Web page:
Human platelets contain different variants of PLC-β (PLC-β1, PLC-β2, PLC-β3, and PLC-β4)37,38 and PLC-γ (PLC-γ1 and PLC-γ2).39,40 PLC-β is activated when its pleckstrin homology domain binds to a Gβγ subunit of a heterotrimeric G-protein complex. This event occurs in platelets that are stimulated by soluble agonists such as TxA2 and thrombin (Figure 3A). In contrast, PLC-γ is activated when platelets are stimulated with an immobilized ligand. An example of this process occurs when collagen binds to the platelet’s glycoprotein VI (GPVI) receptor. This platelet collagen receptor is linked to Fc receptor-γ (FcR-γ) chains that contain immunoreceptor tyrosine-based activation motifs. Collagen binding to GPVI induces the FcR-γ chains to become phosphorylated, which then initiate a chain of signaling events that ultimately lead to the phosphorylation of PLC-γ and, subsequently, platelet adhesion41-43 (Figure 3A). Another example of a ligand that interacts with platelets and leads to activation of PLC-γ2 involves a C-type lectin receptor, CLEC-2.44,45 The platelet CLEC-2 binds to its ligand, podoplanin, which is expressed on the surface of other cells. This PLC-γ2–mediated signaling event plays an essential role in diverse processes including lymphangiogensis.45,46
Regardless of the activating mechanism, all PLC isoforms induce the rapid hydrolysis of PtdIns(4,5)P2 into Ins(1,4,5)P3 and DAG.36 Ins(1,4,5)P3 is a soluble second messenger that can diffuse through the cytosol and bind to Ins(1,4,5)P3 receptors,11 which in turn function as Ca2+ channels in the platelet dense tubular systems (DTSs). This triggers Ca2+ release from the DTS to the cytosol, which in turn modifies the cytosolic concentrations of Ca2+ and regulates diverse downstream signaling effects that include the release of platelet secretory granules47 (Figure 3A). In contrast to Ins(1,4,5)P3 generated by PLC-mediated hydrolysis of PtdIns(4,5)P2, the second messenger DAG simultaneously generated by this process functions as a lipid signaling molecule on cell membranes that is essential for the localization and activation of different isoforms of protein kinase C (PKC).48 In turn, PKC has regulatory functions in many cellular processes, which include proliferation, apoptosis, survival, and migration.48,49 In platelets, DAG-mediated activation of PKC also leads to the phosphorylation of a 47-kDa protein called pleckstrin, which is a protein that is important in platelet secretion.50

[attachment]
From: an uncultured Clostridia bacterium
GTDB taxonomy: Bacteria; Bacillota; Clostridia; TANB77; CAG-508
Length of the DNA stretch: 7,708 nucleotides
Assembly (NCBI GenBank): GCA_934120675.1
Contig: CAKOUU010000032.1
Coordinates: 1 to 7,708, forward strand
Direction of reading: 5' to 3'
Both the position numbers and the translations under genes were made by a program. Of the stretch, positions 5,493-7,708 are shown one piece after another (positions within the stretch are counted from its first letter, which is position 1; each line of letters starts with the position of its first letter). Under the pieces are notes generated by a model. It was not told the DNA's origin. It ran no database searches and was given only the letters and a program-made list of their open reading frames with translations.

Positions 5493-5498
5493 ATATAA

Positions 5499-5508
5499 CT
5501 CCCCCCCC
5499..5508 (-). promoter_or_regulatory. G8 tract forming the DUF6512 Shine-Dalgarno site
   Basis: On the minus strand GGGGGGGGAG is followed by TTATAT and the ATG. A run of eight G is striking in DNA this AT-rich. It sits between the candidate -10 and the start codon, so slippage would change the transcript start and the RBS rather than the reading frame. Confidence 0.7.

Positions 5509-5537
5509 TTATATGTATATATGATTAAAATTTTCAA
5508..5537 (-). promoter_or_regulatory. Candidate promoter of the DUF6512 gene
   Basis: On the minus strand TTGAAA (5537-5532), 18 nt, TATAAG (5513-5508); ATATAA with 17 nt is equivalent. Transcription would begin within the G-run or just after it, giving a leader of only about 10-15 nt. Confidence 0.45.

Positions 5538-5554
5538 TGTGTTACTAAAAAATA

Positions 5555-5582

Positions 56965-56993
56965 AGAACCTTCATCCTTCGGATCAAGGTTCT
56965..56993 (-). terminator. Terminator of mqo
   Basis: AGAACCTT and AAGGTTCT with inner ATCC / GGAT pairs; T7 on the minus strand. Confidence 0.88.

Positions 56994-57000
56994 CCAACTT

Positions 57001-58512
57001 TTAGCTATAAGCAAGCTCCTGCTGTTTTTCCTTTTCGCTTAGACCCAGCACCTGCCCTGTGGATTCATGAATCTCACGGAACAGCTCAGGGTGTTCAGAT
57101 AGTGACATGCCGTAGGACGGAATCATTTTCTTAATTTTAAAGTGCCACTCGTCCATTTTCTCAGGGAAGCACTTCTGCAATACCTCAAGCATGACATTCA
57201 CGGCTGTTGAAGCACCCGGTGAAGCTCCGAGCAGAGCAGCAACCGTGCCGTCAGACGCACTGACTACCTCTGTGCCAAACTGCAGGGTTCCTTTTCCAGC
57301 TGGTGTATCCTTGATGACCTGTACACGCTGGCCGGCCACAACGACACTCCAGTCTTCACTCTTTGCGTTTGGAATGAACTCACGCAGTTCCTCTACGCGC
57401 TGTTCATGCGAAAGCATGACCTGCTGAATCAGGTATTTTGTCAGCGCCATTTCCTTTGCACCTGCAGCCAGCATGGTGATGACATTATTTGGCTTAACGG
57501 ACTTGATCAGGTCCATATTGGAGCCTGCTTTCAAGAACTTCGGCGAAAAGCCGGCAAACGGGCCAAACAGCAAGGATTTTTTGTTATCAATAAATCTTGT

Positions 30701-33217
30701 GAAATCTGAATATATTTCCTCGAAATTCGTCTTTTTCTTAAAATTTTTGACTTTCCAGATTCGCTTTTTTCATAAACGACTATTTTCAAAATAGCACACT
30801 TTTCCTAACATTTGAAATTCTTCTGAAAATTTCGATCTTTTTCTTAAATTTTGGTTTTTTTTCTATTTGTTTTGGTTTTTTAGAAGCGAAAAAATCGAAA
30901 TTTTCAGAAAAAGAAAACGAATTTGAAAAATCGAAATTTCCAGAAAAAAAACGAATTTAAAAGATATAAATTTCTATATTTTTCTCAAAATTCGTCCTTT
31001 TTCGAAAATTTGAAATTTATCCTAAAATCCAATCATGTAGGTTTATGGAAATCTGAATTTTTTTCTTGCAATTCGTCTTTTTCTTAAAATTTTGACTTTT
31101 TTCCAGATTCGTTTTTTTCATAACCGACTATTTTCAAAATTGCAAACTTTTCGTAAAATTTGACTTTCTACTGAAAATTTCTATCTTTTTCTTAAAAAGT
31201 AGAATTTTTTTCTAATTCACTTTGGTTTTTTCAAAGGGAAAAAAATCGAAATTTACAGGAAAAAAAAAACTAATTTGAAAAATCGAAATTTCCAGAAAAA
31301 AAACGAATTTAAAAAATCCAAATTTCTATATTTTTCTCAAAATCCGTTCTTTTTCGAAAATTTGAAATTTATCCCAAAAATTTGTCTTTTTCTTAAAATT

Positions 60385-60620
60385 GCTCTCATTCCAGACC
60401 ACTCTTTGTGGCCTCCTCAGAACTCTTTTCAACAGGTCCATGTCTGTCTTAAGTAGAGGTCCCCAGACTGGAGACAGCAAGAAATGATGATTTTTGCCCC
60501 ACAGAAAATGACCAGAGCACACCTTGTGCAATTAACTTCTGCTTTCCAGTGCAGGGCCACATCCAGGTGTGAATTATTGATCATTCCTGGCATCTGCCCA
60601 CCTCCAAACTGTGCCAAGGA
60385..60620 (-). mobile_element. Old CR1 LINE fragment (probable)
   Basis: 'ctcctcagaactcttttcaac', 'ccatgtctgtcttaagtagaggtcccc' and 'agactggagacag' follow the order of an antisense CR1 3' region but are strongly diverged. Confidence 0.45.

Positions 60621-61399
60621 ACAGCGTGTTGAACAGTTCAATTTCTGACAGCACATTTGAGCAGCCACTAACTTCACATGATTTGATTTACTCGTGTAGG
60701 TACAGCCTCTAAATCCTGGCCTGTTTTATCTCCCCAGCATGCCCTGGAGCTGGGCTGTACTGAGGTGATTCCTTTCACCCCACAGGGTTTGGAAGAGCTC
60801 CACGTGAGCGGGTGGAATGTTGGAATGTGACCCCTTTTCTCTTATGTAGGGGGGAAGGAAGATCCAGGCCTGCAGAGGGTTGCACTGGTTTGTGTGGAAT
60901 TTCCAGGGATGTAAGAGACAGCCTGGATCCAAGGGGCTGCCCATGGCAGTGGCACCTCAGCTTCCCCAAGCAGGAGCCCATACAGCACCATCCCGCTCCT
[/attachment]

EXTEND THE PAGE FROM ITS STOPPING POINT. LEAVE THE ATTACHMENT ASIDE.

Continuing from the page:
Patients who have a deficiency of PLC-β have a mild bleeding disorder.51,52 Ex vivo, platelets from these patients, or mice engineered to lack PLC-β isoforms, exhibit abnormal platelet aggregation and secretion.53 This is due to diminished PLC-β–mediated Ins(1,4,5)P3 production, intracellular Ca2+ mobilization, and pleckstrin phosphorylation.51-53 Although PLC-γ1 is expressed in several tissues, PLC-γ2 is primarily expressed in hematopoietic cells. Consistent with this tissue distribution pattern, PLC-γ1−/− mice are embryonic lethal,54 whereas mice genetically deficient in PLC-γ2 often exhibit subcutaneous hemorrhage during embryonic development, and surviving adults develop intraperitoneal and gastrointestinal hemorrhages.55 Although platelets lacking PLC-γ2 have normal response to thrombin or adenosine diphosphate (ADP), they exhibit defective aggregation ex vivo in response to collagen.42,55 In addition to its role in hemostasis, platelet PLC-γ2 has a critical role in lymphangiogenesis. This was demonstrated by a recent study showing a null mutation of the PLC-γ2 gene in a spontaneous mutant mouse line displaying blood-filled lymphatic vessels secondary to defective developmental separation of lymphatic and blood vessels.45 Collectively, these studies suggest that distinct isoforms of PLC carry out specific physiological roles in platelets as well as in different tissues.
The role of PtdIns(3,4,5)P3 signaling in platelet functions
PtdIns(3,4,5)P3 synthesis by PI3K